THE BLOG
11/13/2014 02:10 pm ET Updated Jan 13, 2015

You Think You Know, But You Have No Idea

Jill Patir

I attended a bridal shower last weekend for an old friend of mine. Seated around me were some familiar faces, along with some unfamiliar faces. The conversation quickly moved from small talk to the topic of children, as it often does in a group of young women. I was the only one in the conversation with a child already, whereas the other girls were talking about when/if they're ready for their lives to be changed by having children. My quick response was, "You have no idea how much your life will change." As soon as it came out of my mouth, I immediately wished I could've pulled the words back in. I hate coming off as a know-it-all, and I certainly didn't want to appear condescending, especially considering I am a first-time-mom and my daughter is only 2.

But the truth is, these young women truly have NO idea how drastically your life changes when you have kids. All of them explained that they have adorable nieces and/or nephews that they frequently spend time with, and they how they had seen how their sibling's lives changed after having kids. It was all I could do to bite my tongue from saying, "You've seen how their lives have changed on the outside, but you surely can't see how their lives have changed on the inside." I have found myself being too honest (if there is a such thing) in the past when it comes to raising children, and I've made a vow to myself not to scare anyone in regards to having their own. However, it is impossible to know how much your life will change when you have children. The sleepless nights, the long days, the endless diapers and the constant worrying are to be expected, I can agree with that. But to have someone, an extension of you, walking this earth is a feeling you cannot prepare for until you experience it on your own. To have someone else's needs on the forefront of your mind 24/7 is a feeling you cannot even begin to grasp the gravity of until your children are the reason behind every decision you make. I don't know what it's like anymore to make decisions based solely on my husband's and my needs anymore.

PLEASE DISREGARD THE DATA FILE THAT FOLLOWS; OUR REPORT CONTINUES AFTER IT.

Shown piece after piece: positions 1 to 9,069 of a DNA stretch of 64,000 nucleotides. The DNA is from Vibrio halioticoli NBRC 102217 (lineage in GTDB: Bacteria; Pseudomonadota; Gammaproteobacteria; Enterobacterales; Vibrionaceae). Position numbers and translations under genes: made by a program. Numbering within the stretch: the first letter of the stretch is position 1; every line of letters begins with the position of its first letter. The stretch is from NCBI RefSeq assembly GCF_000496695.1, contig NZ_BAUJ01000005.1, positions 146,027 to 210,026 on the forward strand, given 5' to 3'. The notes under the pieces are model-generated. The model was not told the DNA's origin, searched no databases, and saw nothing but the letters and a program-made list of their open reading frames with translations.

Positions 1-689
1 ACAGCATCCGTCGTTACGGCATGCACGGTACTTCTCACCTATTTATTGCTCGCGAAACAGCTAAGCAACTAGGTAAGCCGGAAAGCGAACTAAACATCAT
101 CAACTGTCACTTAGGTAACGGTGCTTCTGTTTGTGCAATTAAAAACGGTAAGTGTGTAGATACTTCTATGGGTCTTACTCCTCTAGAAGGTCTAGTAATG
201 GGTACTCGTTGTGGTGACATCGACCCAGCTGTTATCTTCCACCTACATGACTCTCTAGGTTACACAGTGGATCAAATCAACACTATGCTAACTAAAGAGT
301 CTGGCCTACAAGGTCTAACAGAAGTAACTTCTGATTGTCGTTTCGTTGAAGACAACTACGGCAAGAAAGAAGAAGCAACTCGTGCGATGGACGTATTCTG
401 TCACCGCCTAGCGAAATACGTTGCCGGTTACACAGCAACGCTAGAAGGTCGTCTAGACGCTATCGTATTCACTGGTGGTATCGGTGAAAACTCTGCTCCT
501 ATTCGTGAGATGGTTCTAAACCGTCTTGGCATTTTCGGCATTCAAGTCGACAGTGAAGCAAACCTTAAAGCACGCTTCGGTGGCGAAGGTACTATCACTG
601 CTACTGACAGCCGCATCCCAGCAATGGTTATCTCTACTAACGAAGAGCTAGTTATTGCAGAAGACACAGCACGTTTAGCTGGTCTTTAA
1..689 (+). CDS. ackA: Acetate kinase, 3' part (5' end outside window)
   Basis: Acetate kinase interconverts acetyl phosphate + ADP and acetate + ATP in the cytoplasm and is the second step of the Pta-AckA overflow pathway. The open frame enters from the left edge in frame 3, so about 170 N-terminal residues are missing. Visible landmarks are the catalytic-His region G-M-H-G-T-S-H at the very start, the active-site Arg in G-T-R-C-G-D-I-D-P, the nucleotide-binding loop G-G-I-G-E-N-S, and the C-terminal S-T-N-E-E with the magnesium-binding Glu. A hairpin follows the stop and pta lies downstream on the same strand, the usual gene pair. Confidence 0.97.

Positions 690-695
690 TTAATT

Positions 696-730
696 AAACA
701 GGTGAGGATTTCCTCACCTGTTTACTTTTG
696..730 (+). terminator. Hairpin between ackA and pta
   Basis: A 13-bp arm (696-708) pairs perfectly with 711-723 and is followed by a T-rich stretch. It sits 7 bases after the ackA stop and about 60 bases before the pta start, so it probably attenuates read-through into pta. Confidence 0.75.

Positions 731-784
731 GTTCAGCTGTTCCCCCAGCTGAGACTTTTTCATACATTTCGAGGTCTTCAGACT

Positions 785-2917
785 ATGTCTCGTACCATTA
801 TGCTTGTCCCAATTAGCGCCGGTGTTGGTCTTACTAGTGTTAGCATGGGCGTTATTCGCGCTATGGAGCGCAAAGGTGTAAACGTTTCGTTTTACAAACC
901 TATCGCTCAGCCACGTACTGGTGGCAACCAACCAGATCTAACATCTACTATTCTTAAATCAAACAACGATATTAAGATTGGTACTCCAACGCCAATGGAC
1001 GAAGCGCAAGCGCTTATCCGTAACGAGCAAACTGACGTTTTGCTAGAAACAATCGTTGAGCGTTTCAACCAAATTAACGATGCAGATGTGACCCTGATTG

In fact, in a few short weeks, my husband will be taking my daughter out of the country for two weeks to visit his relatives overseas. The initial onslaught of worrying I experienced centered on her level of comfort over there, how she will adapt, whether or not she'll be happy and how her overall adjustment will be. Now that I've convinced myself that I know she will adapt (this isn't the first time she has taken this trip), and that she will be well-taken care of (God bless my mother-in-law and husband), I have started to have an immeasurable amount of anxiety about how I will handle her absence. I don't know how to go about my day without her. I don't know how to think about what I want to do, not what I need to do for her. I don't know how to spend my time without first concentrating on what would best fill her time, and I certainly don't know how wake up in the morning and go to sleep at night without planning out her days. Just the thought of having to focus on me and my needs is absolutely terrifying. I know in the end this will be good for all parties involved. My husband will get the chance to bond with her in a way that he never has, my daughter will learn to adapt in new situations, and I'll have the chance to reflect and focus on myself.

It won't be easy, though. It will take lots of deep breaths, a lot of time spent with good friends, and, undoubtedly, a lot of FaceTiming.

So, in an attempt not to sound condescending, I just want to urge those who have not yet had kids to trust those of us who have. You think you know, but you have no idea.